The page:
Let Them Drink Wine!

If you want to make a liberal mad just attack their religion. Now, liberal religion has many facets. Gay marriage, dead babies, food stamps, properly colored presidents, but the underlying truth that permeates it all is Global Warming! Oh my LIVING God! If you want to make a liberal want to buy a gun and shoot up the mall just suggest that mother earth is behaving just as she has for the last four BILLION freaking years!

Al Gore couldn’t really make it as a politician, so he decided to take over the planet instead. Anyway, he flies around in his private jet convincing all these potheads that the earth is changing into a huge microwave. But, you ask, what harm is he doing trying to alert us to something he really believes in? I mean, he really can’t do squat about it, right? WRONG! While he can’t change the temperature one degree he can certainly change your bank account. You see, in the global warming theory you must pay to play. Can’t participate in the end of the world without a program!

I’m not going to get into all the “scientific” data supporting this Looney Tune, but I’d just like to point out a simple fact. Science, as opposed to religion, depends on observation. If you drop a ball to,the ground, and you can subsequently drop said ball twenty more times, you must reason that there must be some unseen force causing the ball to bounce. Voila! Gravity! Wanna know why the “theory” of evolution is still a theory? That’s right, friends and neighbors, it’s still a theory. Well, that because there ain’t no Neanderthals a sipping a Lateé down at the mall, that’s why! You see, you gotta SEE it to prove it.

You can’t prove Global Warming, or cooling from just a hundred years or so of weather reports. Is the earth changing. Why heck yeah! Does it all the time. The planet wobbles through space, chasing the sun, which is chasing the Milky Way, which is chasing all the other results of the Big Bang as they all cork screw through the intergalactic playing field. We are barreling skelter behind a huge hydrogen bomb, and Al Gore is trying to put a thermostat on it! And the call ME a simple ol’ boy!

But, all that doesn’t make any difference to liberals bent on the end of days. Funny how people who don’t believe in God put so much stock in Armageddon. And don’t let California have a drought! DUDES! California IS a drought! Some very slick salesmen convinced a bunch of very gullible people that this desert was the “happening” place to be. So what we ended up with was a stretch of land that was never intended to support more than a few Mexicans and a hand full of crazy prospectors ramping up to a population of millions, and they’re wondering where all the water went. Los Angeles NEVER had any water. They had to pipe it in! Fact, look it up!

In spite of his best efforts, Al Gore will not influence the natural history of planet earth. California had the warmest winter on record? Does SoCal even HAVE a winter? Anyway, Al Gore was the only one bummed out; everybody else got into it. But, the people of California don’t have any water to drink. Then let them drink wine!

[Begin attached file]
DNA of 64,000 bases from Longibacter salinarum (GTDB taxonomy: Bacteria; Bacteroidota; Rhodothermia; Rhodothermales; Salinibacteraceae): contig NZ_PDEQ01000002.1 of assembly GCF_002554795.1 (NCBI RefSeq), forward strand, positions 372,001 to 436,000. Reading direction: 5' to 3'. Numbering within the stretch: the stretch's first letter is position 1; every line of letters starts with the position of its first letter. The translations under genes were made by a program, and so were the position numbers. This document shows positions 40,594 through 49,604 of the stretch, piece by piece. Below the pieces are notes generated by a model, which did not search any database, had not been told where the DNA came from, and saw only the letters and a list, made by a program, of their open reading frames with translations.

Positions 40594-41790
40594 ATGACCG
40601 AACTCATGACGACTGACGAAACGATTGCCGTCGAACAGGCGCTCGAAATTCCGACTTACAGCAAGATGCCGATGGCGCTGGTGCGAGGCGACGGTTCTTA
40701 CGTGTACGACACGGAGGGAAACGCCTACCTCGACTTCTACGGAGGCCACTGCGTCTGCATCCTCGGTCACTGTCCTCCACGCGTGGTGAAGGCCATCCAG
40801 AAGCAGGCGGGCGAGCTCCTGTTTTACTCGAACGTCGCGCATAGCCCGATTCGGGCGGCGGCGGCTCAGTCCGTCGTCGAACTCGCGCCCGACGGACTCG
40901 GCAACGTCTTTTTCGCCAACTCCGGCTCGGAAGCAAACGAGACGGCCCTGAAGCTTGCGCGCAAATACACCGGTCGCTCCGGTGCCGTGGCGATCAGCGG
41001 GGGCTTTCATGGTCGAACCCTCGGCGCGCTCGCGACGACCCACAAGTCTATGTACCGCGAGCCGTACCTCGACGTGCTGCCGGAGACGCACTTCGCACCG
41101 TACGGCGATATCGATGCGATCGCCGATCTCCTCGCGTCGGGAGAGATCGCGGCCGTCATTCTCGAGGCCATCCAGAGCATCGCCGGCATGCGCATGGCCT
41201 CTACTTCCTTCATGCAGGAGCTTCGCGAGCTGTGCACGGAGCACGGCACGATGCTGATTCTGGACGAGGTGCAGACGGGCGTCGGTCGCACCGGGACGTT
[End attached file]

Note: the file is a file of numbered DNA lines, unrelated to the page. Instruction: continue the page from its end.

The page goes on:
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The Big Screw Driver

In my time at Sears I took thousands of calls. I worked in a call center in Round Rock, which is just north of Austin. For those of you who don’t know, Sears vacated the Sears tower long ago, and most corporate business comes out of Texas. I worked at what they called the “fifth” tier. What that entailed was when a customer called in, and got passed around four times, they found their way to US. Now, there were only about thirty-five of “us” in the whole blamed company, and we were all in Round Rock. If that wasn’t high octane enough the Blue Ribbon squad, which sat right behind us, with power somewhere between the CEO and God, was ready, willing, and able to take the customer to the Promised Land.

I hate working in a call center. To be honest, most calls were people who knew that if they complained long and hard enough they would get a sugar cookie out of Sears, and they were right! I figured out early on that if I gave a gift card under sixty-seven dollars that it would placate most customers, and wouldn’t count against my statistics. In spite of that there was more than a few calls where the customer began the call with, “Just let me speak to your supervisor!”

All that having been said, there were three calls that stood out for me. Calls so different that I remember them to this very day. These calls demonstrated for me at least why we were really there. Almost like a reminder from God that in spite of all the technology, and corporate red tape, we are occasionally called to rise above, and be human!

I got a call from Memphis. After my usual greeting I was immediately interrupted by this wonderful southern black voice saying, “Wilbur, I got a problem!” As I set up the screen for her case I asked what the issue was. It seems her washing machine was broken. It was no big deal. What put a monkey wrench in the whole thing was scheduling. Now Sears had an issue. While having the best technicians in the world, Sears couldn’t schedule a Bar Mitzvah in Brooklyn! A good percentage of our calls were people screaming because they had patiently waited out the two weeks required to get a tech out, endured the four hour window on the day of repair, only to get a call telling them the tech was over booked, and they would be rescheduled yet again. That would make Mother Theresa want to throw her washing machine out into the streets of Calcutta! This caller was in that category.

She had seven grandchildren. I could easily see how a broken washer would complicate the day so I began to search for a solutions. I DID have a big stick, though rarely used, that enabled me to force a repair. If I pushed that button the lady’s call would be out ahead of everybody else. When you used it you had to put up with your supervisor crying a river, but it didn’t affect your stats. As I set it up the customer began to chat with me. I had a method where I would initiate conversation in order to calm the customer so that they would not realize the length of the call, and hopefully by the end of the call the customer would be pleased and come away with a positive experience.